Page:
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tv   Book TV  CSPAN  October 15, 2011 8:00am-9:00am EDT

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[inaudible conversations] >> i enjoyed being with you today. thank you for your service. .. >> for more on our booktv college series, visit
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>> when i got into the public and started selling my books, every person i worked with i had a rejection letter from. which was kind of cool. you'd go to a meeting and say, oh, we lo your stuff, and i'd be like, what about this? [laughter] >> ben mezrich's account of mark zuckerberg was adapted for the screen as "the social network." bringing down the house followed a group of mit students who won millions in las vegas, and his latest, "sex onon the moon." call, e-mail or tweet ben mezrich live on "in depth" sunday, november 6th at noon eastern on c-span2. >> next on booktv, jay feldman reports on the curtailment of civil liberties on minorities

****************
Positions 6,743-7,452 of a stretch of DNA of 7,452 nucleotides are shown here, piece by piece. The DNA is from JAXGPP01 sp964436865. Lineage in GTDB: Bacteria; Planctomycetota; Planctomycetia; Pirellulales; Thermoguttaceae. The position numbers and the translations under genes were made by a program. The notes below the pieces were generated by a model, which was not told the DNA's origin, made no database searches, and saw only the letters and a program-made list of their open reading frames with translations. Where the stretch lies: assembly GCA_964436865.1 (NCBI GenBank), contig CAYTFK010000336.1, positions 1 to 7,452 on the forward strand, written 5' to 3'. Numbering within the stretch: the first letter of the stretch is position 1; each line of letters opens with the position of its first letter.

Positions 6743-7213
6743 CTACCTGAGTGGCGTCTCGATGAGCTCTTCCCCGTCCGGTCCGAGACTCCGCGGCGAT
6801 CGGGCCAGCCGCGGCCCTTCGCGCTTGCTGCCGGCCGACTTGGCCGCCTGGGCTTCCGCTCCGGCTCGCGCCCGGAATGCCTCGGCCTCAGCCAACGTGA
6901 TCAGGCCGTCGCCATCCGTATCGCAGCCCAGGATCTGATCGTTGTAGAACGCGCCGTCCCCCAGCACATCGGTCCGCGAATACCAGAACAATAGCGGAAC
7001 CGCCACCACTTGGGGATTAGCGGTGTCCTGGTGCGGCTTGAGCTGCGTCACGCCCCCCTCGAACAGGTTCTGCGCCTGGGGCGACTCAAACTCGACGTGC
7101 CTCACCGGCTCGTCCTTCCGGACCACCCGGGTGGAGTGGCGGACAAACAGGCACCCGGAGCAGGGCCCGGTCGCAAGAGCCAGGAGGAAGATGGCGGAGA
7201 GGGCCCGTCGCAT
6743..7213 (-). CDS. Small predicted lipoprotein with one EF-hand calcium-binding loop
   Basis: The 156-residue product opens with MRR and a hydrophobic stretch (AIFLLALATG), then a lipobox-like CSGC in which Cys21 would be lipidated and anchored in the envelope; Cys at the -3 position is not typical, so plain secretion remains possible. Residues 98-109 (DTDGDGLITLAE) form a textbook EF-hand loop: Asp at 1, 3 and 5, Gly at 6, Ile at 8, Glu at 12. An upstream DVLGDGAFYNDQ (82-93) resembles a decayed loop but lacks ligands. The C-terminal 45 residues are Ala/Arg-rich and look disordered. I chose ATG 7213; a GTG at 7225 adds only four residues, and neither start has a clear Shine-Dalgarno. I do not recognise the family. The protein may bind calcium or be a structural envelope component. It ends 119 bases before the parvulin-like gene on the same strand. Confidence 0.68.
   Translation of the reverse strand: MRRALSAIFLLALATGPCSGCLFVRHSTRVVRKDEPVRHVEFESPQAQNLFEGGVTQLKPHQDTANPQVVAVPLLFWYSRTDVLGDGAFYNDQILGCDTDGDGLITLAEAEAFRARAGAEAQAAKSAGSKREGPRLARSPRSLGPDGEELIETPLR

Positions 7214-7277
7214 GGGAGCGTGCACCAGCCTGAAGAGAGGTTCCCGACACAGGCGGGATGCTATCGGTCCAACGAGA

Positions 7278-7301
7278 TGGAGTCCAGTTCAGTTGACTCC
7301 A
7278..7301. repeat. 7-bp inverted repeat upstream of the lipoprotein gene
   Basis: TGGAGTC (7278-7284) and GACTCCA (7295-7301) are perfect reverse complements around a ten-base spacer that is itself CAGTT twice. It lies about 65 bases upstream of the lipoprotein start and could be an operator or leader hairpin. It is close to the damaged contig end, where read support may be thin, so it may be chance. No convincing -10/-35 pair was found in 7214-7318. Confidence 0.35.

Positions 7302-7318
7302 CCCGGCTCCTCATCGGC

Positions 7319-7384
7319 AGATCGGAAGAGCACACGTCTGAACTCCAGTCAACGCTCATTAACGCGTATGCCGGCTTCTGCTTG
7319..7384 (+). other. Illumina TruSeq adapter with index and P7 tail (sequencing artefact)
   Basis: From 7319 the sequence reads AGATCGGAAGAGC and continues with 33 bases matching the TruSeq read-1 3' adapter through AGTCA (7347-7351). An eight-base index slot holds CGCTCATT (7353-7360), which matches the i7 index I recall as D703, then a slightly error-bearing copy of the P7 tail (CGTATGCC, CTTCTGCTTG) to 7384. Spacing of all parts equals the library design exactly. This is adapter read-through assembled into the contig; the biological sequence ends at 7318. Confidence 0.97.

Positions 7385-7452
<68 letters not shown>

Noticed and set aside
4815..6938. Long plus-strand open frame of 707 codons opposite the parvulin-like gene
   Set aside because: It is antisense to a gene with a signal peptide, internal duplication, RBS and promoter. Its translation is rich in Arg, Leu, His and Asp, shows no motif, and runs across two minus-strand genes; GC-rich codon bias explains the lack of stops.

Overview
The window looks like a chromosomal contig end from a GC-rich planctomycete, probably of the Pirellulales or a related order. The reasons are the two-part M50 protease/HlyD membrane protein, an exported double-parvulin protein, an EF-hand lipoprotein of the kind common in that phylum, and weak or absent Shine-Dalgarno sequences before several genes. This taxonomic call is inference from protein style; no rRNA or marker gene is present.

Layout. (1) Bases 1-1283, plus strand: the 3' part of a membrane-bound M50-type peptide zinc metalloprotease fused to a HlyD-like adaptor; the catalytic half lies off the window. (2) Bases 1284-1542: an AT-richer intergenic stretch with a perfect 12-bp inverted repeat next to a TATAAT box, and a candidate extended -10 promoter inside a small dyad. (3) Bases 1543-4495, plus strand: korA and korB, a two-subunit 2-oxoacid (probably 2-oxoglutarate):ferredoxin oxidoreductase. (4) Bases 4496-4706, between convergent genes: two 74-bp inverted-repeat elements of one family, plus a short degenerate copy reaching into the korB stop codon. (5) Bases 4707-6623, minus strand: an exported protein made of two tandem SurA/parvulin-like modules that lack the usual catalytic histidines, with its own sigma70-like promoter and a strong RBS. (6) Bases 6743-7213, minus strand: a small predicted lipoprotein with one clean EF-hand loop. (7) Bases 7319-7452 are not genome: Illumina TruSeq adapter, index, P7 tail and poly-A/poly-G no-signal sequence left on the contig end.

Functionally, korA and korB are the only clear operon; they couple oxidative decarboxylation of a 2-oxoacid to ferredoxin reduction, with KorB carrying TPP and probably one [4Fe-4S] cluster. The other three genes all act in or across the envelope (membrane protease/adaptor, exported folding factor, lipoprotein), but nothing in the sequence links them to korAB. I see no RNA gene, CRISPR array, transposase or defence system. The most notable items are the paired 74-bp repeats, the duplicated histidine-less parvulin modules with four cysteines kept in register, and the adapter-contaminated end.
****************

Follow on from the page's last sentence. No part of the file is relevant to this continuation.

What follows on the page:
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during times of war and strife. the deportation of mexican immigrants and mexican-americans throughout the depression to the placement of 112 thousand japanese americans in interment camps during world war ii. this is just under an hour. [applause] >> thank you very much. thank you, and thank you all for turning out tonight. [background sounds] [laughter] an auspicious beginning. >> [inaudible] [laughter] >> i'll wing the first, first segment. manufacturing hysteria is the story of, t about how the government scapegoats minorities in times of crisis.
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[laughter] and uses the hysteria that's generated by that scapegoating to clamp down on civil liberties, surveil citizens and suppress dissent. the pattern we'll see repeated over and over again from the first world war forward. the periods we'll talk about are world war i, the red scare immediately following world war i, the deportation and voluntary repatriation of mexicans and mexican-americans during the depression, world war ii, the cold war and the civil rights and vietnam era and just wrap up
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things with how, where we stand today. it's come to my attention since i've been talking about this book to people and on the radio that -- [inaudible] finish. [audio difficulty] >> happened in a democracy. the story starts in the months leading up to the united states' involvement in the first world war. the government took a three-pronged attack to isolate,